Barack Obama pledged today to pursue “every legal avenue” available to him to stop those much publicized bonuses about to be paid to AIG employees, and most people support him on this.
But there’s more to this story that what is being covered by the mainstream media, like the fact that AIG shareholders never approved the takeover of their company by the Federal government, or that AIG has been the recipient of nearly $173 billion in taxpayer’s money, or more than a thousand times the amount of those bonuses, without one single paragraph of government oversight attached to the “loans.”
The Project on Government Oversight raises some serious questions about the nature of the AIG bailout:
For months now, the press has been revealing that billions of taxpayer dollars passed through AIG and ended up in the hands of Goldman Sachs and other financial institutions that had purchased credit-default swaps from the insurance company. Just this week, The Wall Street Journal and Fortune obtained partial lists of AIG’s counterparties, both of which suggest that Goldman Sachs has benefited enormously from the government’s exceptional assistance.
Was saving Goldman Sachs the reason behind the AIG bailout?
The New York Times reported on a meeting that took place in September, 2008:
As the group, led by Treasury Secretary Henry M. Paulson Jr., pondered the collapse of one of America’s oldest investment banks, Lehman Brothers, a more dangerous threat emerged: American International Group, the world’s largest insurer, was teetering. A.I.G. needed billions of dollars to right itself and had suddenly begged for help.
The only Wall Street chief executive participating in the meeting was Lloyd C. Blankfein of Goldman Sachs, Mr. Paulson’s former firm. Mr. Blankfein had particular reason for concern.
Although it was not widely known, Goldman, a Wall Street stalwart that had seemed immune to its rivals’ woes, was A.I.G.’s largest trading partner, according to six people close to the insurer who requested anonymity because of confidentiality agreements. A collapse of the insurer threatened to leave a hole of as much as $20 billion in Goldman’s side, several of these people said…..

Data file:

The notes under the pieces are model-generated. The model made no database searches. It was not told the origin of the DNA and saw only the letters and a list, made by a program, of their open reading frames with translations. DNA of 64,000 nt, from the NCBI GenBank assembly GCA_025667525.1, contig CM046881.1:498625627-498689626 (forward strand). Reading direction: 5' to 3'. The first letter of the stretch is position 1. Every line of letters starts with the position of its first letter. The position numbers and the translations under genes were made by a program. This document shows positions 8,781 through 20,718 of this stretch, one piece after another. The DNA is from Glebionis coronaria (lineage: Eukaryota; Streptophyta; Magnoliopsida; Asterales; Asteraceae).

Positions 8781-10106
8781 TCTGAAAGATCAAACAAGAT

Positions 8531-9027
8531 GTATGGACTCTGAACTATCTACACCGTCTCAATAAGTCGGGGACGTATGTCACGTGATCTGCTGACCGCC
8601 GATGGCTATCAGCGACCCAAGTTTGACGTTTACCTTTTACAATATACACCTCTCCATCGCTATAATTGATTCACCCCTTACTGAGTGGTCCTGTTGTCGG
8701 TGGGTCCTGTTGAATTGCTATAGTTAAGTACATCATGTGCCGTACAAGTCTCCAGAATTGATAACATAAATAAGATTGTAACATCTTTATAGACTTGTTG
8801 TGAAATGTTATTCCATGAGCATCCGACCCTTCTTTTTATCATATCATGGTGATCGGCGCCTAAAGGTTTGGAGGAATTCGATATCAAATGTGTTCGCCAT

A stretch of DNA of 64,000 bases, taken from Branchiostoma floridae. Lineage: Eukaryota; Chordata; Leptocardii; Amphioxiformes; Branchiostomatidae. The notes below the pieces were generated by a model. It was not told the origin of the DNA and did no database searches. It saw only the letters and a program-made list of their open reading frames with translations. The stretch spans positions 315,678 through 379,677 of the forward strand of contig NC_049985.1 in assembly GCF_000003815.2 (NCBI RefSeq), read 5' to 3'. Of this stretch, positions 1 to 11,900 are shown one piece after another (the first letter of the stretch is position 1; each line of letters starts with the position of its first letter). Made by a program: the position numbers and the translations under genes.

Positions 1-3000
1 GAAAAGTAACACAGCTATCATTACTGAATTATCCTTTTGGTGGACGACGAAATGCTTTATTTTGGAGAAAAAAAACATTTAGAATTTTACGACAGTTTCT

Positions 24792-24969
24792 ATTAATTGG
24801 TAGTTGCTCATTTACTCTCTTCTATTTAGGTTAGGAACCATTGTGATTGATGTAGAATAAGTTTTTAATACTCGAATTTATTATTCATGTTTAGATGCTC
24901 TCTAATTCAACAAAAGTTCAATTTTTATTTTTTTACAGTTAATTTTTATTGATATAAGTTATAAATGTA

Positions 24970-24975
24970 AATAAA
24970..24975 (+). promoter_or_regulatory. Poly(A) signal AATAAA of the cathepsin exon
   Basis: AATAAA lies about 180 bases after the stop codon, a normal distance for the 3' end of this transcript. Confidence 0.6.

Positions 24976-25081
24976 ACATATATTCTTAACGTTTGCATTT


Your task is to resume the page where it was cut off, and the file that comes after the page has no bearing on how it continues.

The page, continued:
So, Goldman Sachs needed “as much as $20 billion” to avoid catastrophe, and AIG has received $173 billion in taxpayer’s money since that meeting in September, more than enough money to bail out GS?
Where has the rest of the money gone?
Since September 16, AIG has sent $120 billion in cash, collateral and other payouts to banks, municipal governments and other derivative counterparties around the world. This includes at least $20 billion to European banks. The list also includes American charity cases like Goldman Sachs, which received at least $13 billion. This comes after months of claims by Goldman that all of its AIG bets were adequately hedged and that it needed no “bailout.” Why take $13 billion then?
Why is our government using AIG to funnel taxpayer money to bailout foreign banks, and if that’s what was intended, why haven’t we been told this?
Most importantly, was the bailout intended to bail out AIG, or Goldman Sachs?
Or maybe, AIG is just the medium being used to bail out the industry in general, both at home and abroad.
We may never know the answer to those question, but I can make a good argument that the intended recipient was GS, not AIG…or maybe, you want to think that the story below came to be out of sheer coincidence, just days prior to that meeting between The U.S. Treasury Department, and Goldman Sachs’ CEO Lloyd C. Blankfein.
Sept. 23 (Bloomberg) — Goldman Sachs Group Inc. will raise at least $7.5 billion from Warren Buffett’s Berkshire Hathaway Inc. and public investors in a bid to quell concerns that pushed up the Wall Street firm’s borrowing costs and hurt its stock.
Berkshire is buying $5 billion of perpetual preferred shares, New York-based Goldman said today in a statement. Goldman, which this week transformed itself from the biggest U.S. securities firm to the fourth-largest bank by assets, also plans to raise at least $2.5 billion by selling common stock in a public offering.
Goldman Chief Executive Officer Lloyd Blankfein is turning to Buffett, the billionaire investor and second-wealthiest American, to boost market confidence even though Goldman hasn’t reported a quarterly loss since it went public in 1999. The bankruptcy of Lehman Brothers Holdings Inc. and emergency sale of Merrill Lynch & Co. to Bank of America Corp. on Sept. 15 have fueled fears about firms that rely on bond markets for funding.
Ever the Master of Misdirection, Mr. Obama wants to maintain the people focused on his class warfare message, and away from the real truth behind the massive amount of taxpayer dollars being misspent by his administration.